RE: css3-fonts: should not dictate usage policy with respect to origin

The fact that these specs are drafts and imply no commitment of conformance or compatibility with subsequent versions of the document is a reality also, and was already one ten years ago. As such, are you asking us to be accountable for third parties’ deliberate denial of a clear, explicit and deliberate contract? If people choose to ignore the contract stated by these documents, they are responsible for their decision. If reality turns out to disagree with their theory I expect them to deal and update said theory; getting upset and objecting to reality seems pointless and unlikely to achieve anything.

From: Glenn Adams []
Sent: Tuesday, June 28, 2011 10:46 PM
To: Sylvain Galineau
Cc:; StyleBeyondthePunchedCard;;; Martin J.
Subject: Re: css3-fonts: should not dictate usage policy with respect to origin

p.s. lest you accuse me of promoting such a process, please note that I have always argued against writing such references into a spec; i am no apologist for this behavior; but it is what it is, and it's out there, so address that reality...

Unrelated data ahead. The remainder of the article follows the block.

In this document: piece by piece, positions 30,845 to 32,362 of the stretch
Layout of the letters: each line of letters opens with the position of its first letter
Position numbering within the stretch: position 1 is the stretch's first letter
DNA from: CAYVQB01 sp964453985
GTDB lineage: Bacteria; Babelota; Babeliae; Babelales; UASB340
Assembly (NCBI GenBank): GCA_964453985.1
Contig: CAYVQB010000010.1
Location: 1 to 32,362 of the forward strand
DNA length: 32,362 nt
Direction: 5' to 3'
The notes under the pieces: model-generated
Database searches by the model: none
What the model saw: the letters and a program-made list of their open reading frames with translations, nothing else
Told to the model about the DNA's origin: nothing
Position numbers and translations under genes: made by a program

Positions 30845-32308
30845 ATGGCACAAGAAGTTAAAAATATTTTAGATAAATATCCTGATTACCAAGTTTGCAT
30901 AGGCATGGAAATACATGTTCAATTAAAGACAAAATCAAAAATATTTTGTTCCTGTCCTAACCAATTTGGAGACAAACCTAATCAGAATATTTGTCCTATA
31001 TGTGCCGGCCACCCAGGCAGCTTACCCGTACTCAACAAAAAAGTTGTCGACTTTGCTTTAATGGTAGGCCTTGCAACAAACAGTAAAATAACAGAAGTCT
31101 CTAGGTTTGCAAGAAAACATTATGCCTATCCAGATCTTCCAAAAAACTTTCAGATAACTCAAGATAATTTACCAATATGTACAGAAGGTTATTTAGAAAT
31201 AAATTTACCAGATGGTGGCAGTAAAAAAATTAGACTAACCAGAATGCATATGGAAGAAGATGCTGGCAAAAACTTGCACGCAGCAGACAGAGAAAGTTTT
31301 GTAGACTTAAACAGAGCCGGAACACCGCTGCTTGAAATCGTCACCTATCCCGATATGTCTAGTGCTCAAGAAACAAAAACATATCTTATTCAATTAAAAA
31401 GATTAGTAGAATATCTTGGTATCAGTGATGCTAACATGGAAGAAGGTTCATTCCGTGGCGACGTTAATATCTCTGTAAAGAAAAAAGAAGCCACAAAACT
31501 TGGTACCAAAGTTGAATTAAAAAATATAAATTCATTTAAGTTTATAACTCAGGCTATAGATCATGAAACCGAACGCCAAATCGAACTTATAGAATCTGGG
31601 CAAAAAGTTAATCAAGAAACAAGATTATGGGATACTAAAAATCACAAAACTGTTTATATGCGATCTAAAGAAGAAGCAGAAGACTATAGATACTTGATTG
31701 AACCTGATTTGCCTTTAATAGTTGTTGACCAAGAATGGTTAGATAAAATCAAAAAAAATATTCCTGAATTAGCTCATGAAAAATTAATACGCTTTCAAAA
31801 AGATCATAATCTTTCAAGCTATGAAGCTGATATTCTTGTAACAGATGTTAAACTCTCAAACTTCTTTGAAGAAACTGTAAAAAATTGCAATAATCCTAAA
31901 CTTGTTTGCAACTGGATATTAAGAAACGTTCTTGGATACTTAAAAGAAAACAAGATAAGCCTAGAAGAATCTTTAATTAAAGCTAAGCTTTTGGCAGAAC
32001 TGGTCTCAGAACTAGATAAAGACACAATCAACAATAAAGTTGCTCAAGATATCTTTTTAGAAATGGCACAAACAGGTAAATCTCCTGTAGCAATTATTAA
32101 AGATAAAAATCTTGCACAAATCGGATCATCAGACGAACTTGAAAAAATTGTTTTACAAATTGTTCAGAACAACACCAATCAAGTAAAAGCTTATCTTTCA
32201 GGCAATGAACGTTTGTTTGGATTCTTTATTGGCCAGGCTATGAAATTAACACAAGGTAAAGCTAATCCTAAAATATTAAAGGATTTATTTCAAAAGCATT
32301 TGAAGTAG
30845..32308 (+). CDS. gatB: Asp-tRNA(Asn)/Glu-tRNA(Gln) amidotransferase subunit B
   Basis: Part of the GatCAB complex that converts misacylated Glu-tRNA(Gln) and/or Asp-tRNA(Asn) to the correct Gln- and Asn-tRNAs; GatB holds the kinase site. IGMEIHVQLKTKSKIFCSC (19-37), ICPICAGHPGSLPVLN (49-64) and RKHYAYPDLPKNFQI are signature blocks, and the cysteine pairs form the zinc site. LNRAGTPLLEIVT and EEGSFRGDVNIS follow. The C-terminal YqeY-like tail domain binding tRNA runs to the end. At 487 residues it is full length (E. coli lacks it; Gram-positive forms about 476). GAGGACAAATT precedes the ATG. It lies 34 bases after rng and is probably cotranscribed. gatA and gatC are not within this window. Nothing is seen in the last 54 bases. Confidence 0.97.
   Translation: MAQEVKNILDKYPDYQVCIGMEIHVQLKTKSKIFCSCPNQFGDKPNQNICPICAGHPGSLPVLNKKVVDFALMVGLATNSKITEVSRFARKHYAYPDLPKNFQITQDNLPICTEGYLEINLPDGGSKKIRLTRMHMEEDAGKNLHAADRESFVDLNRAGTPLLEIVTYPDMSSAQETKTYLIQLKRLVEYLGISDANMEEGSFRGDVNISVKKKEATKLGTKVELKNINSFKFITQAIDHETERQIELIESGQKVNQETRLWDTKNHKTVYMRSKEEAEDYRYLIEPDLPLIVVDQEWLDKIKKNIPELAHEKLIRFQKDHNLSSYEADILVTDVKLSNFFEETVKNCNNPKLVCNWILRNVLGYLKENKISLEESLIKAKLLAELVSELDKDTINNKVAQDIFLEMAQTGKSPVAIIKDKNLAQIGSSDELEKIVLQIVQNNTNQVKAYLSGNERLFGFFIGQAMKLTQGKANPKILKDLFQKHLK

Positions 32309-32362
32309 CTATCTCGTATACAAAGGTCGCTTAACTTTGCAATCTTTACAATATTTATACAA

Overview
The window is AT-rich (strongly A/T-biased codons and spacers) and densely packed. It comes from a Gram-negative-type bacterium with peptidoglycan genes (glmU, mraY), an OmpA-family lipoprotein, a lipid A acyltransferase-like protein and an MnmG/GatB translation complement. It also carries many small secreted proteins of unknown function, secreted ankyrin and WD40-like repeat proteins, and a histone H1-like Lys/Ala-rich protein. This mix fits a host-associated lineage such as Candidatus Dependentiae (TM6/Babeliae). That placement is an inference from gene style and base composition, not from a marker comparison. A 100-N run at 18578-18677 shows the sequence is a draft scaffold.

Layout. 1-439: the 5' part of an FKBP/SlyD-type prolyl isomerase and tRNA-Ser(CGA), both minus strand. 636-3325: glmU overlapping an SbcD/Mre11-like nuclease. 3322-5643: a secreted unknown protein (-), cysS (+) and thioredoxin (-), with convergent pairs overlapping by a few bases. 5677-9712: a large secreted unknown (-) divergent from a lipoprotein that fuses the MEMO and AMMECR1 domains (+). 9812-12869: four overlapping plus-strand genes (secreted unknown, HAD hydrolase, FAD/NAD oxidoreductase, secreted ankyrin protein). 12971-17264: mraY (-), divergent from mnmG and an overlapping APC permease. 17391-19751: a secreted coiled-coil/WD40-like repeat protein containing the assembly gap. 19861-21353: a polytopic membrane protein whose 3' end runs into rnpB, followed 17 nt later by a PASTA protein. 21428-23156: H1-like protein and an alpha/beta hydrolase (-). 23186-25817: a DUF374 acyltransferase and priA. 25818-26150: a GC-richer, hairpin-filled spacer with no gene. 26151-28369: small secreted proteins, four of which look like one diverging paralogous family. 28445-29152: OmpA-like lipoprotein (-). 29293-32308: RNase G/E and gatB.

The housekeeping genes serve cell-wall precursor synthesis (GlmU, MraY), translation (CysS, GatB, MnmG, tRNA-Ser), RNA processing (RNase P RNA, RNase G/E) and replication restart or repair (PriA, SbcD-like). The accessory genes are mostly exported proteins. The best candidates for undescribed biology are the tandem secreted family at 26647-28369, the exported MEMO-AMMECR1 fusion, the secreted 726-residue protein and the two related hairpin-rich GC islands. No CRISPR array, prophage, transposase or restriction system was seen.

On Tue, Jun 28, 2011 at 11:43 PM, Glenn Adams <<>> wrote:
One could also argue that taking 10 years to move this spec to REC forced the hand of this particular industry. So it cuts both ways.

On Tue, Jun 28, 2011 at 11:22 PM, Sylvain Galineau <<>> wrote:
“How is this done? By considering any form of published W3C document as a PAS "publicly available specification" [1] with a persistent URL. This is done regardless of the warnings in the status section.”

So because other organizations have deliberately chosen to ignore explicit w3c disclaimers, w3c WGs are expected to deal with the consequences of those decisions after the fact ? Is it any surprise that engaging in a dialogue on such a basis ought to be somewhat difficult?

Received on Wednesday, 29 June 2011 05:58:19 UTC